Understanding feelings and emotions can be very challenging for our students. To help them understand this abstract concept, teach & integrate the activities and concepts across the school day. Here are ways to target academic goals and standards while sneaking in these social skills concepts.
explicitly teach about feelings and emotions
During direct instruction, morning meeting, or reading centers, use posters to introduce the different feelings. Discuss what the feelings are, when we might feel them, how to recognize them, etc. Brainstorm lists of feelings and emotions with students.
Hang the posters up after introducing each one and refer to them throughout the day as they come up naturally. If your school uses the Zones Of Regulation, you could also color code the emotions like in the picture above.
Integrate reading and social skills
To work on reading and comprehension skills while teaching about emotions, use the interactive books in the feelings bundle. They are the perfect tool for students who need extra support to answer comprehension questions.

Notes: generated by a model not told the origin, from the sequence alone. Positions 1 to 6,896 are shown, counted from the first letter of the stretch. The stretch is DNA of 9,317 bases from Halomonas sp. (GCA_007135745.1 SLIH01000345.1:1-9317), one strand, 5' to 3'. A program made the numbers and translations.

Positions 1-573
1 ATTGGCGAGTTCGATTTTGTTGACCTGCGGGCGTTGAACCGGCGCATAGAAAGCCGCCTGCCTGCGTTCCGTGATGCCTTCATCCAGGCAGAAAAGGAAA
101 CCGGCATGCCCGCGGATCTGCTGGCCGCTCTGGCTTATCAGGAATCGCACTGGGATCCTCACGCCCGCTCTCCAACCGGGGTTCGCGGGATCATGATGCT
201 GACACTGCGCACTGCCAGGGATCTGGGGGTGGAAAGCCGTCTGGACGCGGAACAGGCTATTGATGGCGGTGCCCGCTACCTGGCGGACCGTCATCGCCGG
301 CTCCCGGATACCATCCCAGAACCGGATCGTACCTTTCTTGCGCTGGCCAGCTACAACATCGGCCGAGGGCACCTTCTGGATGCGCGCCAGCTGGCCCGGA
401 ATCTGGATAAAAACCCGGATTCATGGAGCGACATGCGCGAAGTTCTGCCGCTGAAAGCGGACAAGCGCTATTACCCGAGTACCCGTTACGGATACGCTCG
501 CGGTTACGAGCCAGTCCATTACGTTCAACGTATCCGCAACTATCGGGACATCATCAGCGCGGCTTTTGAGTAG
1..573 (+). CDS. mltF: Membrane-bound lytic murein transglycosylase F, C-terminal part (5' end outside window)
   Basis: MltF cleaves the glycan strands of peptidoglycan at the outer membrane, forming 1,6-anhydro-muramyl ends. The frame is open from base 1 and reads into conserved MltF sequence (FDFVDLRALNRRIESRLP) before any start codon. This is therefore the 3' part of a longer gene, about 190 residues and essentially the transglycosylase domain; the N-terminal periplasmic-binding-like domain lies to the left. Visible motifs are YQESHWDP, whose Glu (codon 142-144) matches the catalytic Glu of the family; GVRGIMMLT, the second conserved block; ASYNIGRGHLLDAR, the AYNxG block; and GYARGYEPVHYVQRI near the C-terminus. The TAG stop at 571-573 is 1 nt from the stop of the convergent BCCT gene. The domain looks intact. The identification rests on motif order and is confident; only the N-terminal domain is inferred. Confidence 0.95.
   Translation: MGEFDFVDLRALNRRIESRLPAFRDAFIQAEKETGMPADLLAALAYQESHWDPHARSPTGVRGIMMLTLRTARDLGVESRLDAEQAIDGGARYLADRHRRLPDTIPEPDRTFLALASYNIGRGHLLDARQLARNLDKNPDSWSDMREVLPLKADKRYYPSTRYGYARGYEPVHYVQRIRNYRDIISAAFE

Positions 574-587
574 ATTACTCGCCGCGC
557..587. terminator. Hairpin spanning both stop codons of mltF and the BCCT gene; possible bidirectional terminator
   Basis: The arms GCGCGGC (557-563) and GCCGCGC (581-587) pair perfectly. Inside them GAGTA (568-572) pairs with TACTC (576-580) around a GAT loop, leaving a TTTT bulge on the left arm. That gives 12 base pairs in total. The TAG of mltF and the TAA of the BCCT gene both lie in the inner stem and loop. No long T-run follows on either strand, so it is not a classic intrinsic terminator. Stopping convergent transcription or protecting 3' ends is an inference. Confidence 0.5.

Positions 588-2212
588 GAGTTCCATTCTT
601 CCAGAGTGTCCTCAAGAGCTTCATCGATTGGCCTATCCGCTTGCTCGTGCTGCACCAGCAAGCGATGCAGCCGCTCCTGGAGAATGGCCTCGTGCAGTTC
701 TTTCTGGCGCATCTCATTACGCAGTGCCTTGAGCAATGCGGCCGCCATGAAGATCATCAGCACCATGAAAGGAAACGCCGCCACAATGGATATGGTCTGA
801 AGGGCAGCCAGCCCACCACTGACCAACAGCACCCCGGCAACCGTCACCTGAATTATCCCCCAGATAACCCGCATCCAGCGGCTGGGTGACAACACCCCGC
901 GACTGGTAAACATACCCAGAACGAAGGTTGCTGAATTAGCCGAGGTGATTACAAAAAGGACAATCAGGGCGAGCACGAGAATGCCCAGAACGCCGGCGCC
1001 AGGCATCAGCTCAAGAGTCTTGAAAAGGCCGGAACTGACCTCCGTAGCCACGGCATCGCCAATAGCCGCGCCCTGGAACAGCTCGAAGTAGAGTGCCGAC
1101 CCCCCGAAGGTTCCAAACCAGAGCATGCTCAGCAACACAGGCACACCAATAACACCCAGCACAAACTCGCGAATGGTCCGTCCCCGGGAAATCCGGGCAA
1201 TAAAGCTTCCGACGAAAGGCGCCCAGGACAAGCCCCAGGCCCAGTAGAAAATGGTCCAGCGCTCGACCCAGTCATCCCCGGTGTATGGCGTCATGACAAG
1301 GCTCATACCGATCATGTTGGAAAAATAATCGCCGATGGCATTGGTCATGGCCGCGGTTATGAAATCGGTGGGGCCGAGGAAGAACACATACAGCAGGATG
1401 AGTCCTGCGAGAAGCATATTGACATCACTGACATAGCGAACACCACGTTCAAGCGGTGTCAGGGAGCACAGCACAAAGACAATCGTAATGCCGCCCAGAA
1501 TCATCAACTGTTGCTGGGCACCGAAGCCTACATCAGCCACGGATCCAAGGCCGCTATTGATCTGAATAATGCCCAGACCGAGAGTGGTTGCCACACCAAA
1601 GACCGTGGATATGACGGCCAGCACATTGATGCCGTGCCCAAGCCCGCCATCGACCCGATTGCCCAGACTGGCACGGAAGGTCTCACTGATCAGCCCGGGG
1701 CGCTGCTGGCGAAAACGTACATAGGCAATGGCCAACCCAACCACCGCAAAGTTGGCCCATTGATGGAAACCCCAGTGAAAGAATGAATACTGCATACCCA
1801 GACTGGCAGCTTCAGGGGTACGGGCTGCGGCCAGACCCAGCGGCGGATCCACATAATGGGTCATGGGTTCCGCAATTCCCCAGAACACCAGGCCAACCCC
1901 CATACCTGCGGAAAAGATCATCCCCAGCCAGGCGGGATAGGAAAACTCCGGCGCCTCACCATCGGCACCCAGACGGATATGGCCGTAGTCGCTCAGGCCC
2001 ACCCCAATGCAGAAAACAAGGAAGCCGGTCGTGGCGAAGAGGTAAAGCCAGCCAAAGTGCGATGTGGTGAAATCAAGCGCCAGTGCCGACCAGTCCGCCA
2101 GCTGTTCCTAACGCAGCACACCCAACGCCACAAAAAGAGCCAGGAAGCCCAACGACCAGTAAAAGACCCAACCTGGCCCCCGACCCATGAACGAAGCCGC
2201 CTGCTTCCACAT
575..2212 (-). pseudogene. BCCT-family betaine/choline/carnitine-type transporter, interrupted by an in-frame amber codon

They offer visual choices and simpler vocabulary that help them answer questions on each page. The visuals can also be used to answer questions after reading the book and to answer more abstract questions about feelings and scenarios.
Target feelings and emotions in writing centers
To work on writing, journals and check-ins are a wonderful way to work on identifying and understanding their feelings and emotions. Use the posters and visuals to help students write about their feelings. They can serve as a spelling reference or as a writing prompt.